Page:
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The Federal Motor Carrier Safety Administration requires that commercial truckers take a 30-minute rest break after eight consecutive hours of driving. Many in West Virginia and across the U.S. complain that this rule is inflexible and that the result is more truckers speeding to meet deadlines. Some also say that if they could drive straight through their 11-hour shift, they would not be so drowsy by the end.

These complaints come in the wake of a recent increase in large-truck fatalities. The National Highway Traffic Safety Administration reports that 4,761 people, including about 1,300 truckers, were killed in large-truck crashes in 2017. That's 392 more lives than the previous year. It also marks a 29-year high.

Trucking industry representatives like the Owner-Operator Independent Drivers Association believe in a link between inflexible HOS rules and the rise in fatalities. The FMCSA, however, denies this. Either way, there are other important factors to consider, one being the lack of rest areas and truck stops. Most crashes involving a drowsy trucker occur at least 20 miles from a rest stop.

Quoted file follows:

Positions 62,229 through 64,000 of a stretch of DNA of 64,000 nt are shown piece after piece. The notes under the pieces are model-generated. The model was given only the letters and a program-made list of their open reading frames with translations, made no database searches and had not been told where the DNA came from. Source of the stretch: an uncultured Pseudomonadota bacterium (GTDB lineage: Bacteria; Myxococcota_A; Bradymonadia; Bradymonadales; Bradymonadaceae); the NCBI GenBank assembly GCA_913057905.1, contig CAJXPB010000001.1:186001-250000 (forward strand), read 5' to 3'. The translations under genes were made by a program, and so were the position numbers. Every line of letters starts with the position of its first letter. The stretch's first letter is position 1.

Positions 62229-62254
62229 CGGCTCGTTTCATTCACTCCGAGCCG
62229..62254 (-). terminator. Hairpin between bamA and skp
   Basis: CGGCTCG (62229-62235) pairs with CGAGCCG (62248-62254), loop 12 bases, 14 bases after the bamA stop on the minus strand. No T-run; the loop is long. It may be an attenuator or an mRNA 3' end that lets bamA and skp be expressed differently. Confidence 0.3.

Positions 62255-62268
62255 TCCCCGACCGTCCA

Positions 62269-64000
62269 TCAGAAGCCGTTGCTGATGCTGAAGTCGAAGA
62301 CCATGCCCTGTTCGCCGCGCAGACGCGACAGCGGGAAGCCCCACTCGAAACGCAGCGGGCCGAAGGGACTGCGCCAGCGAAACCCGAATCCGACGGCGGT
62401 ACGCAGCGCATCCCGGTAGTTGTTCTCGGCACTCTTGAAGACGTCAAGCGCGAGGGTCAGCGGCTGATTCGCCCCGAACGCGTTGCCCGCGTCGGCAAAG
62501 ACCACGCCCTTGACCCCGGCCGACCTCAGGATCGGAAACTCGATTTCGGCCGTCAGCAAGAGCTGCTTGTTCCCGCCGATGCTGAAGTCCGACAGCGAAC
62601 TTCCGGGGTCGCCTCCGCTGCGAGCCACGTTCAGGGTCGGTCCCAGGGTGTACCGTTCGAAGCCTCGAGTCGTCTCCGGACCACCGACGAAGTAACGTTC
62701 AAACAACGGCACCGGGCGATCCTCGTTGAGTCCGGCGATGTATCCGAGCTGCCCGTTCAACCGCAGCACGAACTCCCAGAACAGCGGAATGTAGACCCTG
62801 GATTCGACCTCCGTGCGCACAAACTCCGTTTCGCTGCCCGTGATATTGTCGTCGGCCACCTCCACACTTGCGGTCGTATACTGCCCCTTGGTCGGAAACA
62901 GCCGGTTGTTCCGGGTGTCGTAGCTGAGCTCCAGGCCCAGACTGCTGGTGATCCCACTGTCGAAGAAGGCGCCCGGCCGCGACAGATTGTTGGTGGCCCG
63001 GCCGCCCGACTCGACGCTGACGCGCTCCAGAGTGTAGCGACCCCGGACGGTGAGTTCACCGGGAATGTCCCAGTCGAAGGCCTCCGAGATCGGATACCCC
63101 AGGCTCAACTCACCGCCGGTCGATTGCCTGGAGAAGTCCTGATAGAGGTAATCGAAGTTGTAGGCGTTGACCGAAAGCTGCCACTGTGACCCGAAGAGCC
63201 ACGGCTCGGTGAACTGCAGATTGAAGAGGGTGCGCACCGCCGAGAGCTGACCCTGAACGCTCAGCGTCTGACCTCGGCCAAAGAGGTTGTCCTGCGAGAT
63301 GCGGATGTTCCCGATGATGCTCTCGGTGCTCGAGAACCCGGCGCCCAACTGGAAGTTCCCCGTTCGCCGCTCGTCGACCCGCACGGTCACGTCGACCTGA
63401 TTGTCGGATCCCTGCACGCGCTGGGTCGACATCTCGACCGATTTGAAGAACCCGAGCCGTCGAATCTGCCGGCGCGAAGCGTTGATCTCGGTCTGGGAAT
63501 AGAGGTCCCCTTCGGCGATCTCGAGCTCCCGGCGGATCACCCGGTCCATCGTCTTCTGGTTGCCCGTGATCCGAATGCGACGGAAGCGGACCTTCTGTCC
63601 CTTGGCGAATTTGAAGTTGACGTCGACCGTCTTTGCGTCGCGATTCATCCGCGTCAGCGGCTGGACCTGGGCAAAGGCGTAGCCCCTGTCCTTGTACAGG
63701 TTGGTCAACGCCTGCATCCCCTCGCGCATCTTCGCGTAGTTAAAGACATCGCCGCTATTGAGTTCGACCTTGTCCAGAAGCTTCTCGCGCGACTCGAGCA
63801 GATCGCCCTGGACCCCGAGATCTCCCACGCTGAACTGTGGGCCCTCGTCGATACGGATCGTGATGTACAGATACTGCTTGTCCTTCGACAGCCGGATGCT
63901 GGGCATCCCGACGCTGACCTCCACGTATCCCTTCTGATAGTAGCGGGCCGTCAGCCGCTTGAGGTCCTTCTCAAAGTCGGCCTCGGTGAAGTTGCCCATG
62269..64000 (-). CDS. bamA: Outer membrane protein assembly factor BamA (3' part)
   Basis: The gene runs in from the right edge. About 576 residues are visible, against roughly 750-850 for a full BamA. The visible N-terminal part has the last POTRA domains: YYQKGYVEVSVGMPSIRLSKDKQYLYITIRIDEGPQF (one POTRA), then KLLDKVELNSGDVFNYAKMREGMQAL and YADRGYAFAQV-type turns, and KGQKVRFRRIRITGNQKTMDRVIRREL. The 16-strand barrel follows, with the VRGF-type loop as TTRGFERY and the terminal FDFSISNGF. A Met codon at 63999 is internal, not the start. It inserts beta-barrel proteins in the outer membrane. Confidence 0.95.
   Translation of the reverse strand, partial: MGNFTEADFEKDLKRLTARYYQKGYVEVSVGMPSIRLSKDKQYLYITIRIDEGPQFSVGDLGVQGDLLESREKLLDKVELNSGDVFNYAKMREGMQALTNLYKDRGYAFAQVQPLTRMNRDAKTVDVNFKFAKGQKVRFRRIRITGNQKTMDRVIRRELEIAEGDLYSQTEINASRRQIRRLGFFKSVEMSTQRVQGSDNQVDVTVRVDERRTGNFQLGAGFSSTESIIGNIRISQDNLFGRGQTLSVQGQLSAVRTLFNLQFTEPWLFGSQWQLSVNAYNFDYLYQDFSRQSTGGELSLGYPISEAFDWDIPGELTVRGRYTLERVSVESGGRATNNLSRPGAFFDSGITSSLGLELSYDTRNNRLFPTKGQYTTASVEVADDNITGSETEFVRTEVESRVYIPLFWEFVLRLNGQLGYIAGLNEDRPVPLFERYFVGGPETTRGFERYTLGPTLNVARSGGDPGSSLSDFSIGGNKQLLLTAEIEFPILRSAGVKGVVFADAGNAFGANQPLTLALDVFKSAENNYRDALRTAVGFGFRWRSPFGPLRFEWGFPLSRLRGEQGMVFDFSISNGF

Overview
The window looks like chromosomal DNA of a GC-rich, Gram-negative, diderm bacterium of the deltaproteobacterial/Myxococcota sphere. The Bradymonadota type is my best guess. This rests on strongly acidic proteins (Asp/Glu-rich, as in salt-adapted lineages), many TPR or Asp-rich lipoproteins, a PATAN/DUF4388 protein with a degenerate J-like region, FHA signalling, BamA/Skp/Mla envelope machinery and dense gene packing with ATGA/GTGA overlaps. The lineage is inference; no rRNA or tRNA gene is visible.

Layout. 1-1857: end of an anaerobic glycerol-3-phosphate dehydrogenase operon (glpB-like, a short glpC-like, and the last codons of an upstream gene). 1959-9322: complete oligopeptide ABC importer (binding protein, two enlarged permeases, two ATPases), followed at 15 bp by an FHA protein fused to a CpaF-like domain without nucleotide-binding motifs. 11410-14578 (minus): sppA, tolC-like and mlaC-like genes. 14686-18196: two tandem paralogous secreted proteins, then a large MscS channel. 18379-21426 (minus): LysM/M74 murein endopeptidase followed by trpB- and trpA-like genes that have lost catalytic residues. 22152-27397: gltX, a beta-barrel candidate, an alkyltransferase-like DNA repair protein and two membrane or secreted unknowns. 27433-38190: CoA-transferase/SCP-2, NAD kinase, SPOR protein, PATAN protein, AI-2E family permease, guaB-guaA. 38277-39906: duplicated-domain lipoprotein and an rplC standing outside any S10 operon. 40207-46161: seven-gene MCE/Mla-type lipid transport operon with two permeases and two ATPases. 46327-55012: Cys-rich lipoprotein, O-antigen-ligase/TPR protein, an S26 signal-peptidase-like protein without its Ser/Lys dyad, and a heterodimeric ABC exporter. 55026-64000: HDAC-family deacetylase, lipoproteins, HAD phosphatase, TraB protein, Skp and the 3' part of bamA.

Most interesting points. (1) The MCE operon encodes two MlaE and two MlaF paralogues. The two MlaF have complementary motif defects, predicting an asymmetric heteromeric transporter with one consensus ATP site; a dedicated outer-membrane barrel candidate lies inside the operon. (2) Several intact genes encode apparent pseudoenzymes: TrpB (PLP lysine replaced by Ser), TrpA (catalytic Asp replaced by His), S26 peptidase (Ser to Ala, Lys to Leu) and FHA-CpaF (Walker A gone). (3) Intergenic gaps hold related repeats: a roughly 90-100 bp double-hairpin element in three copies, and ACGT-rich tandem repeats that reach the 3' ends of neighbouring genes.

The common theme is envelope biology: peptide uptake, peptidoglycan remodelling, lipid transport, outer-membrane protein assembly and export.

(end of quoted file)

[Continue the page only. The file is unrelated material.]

Distracted driving, especially texting and driving, is a growing problem. The use of driver-assist features like adaptive cruise control can even backfire and make drivers complacent by taking their attention from the road. Possible solutions include driver analytics software and safety tech like automatic emergency braking.

Someone who is injured by a drowsy, impaired or distracted trucker may be eligible for damages. They will want to hire a truck accident attorney since trucking companies will have their own legal team working hard to deny the claim. An attorney could bring in a network of professionals, including investigators and physicians, to gather proof of negligence and determine the extent of the plaintiff's injuries. Legal counsel could then negotiate for a settlement, litigating as a last resort.

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